A nouveau riche northern village is a picture of opulence

Created 28 January 2019
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A village in Nam Dinh has struck gold with ships, enjoying a per capita income 2.5 times higher than Hanoi.
A Rolls Royce stands in front of a private house of grandiose proportions in Phu An Village. Photo by VnExpress/Trong Nghia.

Phu An can lay a claim to being a village like no other in Vietnam.

It is only two kilometers long, but it is densely packed with high-rise buildings and head-turning mansions, instead of the traditional homes typically found in rural areas.

Most of the wealth of Phu An Village in Cat Thanh Commune, Nam Dinh Province, comes from villagers owning ships with capacities of 1,000 - 5,500 tons that are worth millions of dollars each.

Situated just 1.5 hours south of Hanoi, Phu An hosts more than 800 households with 2,500 residents in an area of four square kilometers. Eighty percent of the population here work in water transport, the rest are in farming and other fields.

According to the Cat Thanh Commune People's Committee, up to half of Phu An villagers have monthly incomes of over VND25 million ($1,077) , which is four times the average national income at VND6.5 million ($280). This income is 2.5 times that of Hanoi, according to the General Statistics Office's 2017 data. Vietnam's average GDP per capita in 2018 was around $2,500.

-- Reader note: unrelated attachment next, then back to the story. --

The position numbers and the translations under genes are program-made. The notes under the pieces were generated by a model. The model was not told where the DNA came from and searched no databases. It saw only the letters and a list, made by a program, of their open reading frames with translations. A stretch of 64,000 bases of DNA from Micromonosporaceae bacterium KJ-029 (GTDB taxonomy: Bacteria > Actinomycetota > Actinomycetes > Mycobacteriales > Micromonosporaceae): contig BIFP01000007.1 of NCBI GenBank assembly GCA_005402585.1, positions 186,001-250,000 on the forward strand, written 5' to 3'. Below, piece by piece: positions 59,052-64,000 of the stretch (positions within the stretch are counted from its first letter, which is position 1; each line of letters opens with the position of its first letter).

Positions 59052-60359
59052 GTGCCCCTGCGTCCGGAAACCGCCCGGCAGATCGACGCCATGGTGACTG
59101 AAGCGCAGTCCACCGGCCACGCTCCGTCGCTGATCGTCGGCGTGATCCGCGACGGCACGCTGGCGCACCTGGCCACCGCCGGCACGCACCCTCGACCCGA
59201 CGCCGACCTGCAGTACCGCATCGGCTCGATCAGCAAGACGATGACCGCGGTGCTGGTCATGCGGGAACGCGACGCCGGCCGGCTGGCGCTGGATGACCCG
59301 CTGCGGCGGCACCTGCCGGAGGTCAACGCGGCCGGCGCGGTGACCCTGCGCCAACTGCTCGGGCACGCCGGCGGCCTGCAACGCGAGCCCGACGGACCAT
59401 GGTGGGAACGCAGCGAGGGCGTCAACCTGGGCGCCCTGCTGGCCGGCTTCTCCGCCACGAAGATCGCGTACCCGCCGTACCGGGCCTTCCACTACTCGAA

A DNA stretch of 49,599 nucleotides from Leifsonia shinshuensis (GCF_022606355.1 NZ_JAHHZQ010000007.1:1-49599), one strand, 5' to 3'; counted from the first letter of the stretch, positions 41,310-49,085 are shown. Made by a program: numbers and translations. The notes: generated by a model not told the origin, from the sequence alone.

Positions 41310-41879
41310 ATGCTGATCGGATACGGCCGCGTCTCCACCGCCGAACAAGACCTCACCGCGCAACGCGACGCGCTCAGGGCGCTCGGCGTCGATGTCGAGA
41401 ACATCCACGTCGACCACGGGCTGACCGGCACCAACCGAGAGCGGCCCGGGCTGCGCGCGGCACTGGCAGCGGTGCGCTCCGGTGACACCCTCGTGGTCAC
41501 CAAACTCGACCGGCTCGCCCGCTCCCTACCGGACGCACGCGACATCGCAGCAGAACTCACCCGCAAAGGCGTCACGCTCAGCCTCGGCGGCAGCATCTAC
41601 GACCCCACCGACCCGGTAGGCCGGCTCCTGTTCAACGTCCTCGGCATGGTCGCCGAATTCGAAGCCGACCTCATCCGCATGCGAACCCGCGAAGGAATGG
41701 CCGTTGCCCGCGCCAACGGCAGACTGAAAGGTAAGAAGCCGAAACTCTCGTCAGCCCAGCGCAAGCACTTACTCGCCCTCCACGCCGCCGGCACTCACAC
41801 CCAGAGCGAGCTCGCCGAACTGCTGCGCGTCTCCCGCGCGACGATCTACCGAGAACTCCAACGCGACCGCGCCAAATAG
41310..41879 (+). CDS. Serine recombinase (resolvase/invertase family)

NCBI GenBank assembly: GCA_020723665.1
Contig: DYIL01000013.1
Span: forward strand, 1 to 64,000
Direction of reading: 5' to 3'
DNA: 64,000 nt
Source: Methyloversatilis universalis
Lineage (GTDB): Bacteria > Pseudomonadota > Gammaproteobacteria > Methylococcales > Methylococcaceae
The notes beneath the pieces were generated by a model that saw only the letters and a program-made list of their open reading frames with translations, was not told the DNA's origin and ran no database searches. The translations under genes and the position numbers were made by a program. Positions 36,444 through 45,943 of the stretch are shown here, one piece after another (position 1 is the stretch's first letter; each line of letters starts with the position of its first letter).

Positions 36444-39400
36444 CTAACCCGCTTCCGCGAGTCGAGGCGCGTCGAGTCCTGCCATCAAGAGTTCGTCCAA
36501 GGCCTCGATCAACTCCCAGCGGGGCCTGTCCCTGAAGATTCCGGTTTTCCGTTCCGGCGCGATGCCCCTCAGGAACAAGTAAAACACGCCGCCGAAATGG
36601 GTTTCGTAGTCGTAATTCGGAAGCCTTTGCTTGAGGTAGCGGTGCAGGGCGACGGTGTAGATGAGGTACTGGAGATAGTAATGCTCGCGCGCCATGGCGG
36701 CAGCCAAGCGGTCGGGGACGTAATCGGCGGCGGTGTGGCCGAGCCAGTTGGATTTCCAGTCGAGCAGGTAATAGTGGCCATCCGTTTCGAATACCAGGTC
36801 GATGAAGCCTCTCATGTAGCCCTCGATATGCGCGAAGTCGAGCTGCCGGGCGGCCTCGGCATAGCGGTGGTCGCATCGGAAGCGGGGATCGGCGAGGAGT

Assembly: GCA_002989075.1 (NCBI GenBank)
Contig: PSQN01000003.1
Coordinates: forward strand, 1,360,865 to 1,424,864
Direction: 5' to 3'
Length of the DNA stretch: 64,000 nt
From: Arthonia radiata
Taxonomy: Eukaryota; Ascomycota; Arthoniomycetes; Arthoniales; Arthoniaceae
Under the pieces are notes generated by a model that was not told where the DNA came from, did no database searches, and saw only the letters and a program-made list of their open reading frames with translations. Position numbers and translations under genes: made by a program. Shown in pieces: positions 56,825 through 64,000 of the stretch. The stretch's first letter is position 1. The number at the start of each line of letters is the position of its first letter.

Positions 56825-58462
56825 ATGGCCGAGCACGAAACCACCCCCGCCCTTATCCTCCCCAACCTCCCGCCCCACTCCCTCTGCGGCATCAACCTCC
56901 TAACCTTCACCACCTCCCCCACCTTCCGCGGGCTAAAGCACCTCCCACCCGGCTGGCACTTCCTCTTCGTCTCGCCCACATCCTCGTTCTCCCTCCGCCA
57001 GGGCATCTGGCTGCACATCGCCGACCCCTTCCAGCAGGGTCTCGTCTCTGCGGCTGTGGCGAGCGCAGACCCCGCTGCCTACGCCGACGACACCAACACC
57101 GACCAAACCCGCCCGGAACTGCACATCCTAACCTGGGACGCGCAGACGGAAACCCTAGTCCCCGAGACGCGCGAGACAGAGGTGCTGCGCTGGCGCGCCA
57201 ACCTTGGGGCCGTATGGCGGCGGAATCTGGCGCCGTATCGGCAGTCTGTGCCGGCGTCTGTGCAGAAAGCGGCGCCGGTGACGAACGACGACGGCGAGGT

A Rolls Royce stands in front of a private house of grandiose proportions in Phu An Village. Photo by VnExpress/Trong Nghia.

A Rolls Royce stands in front of a private house of grandiose proportions in Phu An Village. Photo by VnExpress/Trong Nghia.

"The income of the people here is not less than big cities, although they only work within the village. Few people know that most of them were farmers before, standing all year-round deep in the mud of rice fields," said Do Van Doc, vice chairman of Cat Thanh Commune People's Committee.

Just a couple of decades or so ago, there was almost no major economic activity in the village. Villagers grew rice and fished in the river.

Then, all of a sudden, everything changed. In 1990, a water transport cooperative was dissolved and its members split the cash and assets. Thus, Phu An Village had its first 10 river vessels. Since then, the river and sea transport profession began flourishing.

At the beginning, there were only ships carrying agricultural and construction materials, the like. In 2009, a huge demand for transporting goods rose, and some households in the village decided to invest in the shipping industry, building ships with larger capacity.

To date, there are about 300 container ships specializing on the Hai Phong - Quang Ninh sea route in northern Vietnam.

"In 2010, three residents in Phu An Village invested in building large transport ships with capacity of up to 5,500 tons to participate in the transnational shipping market," Doc said.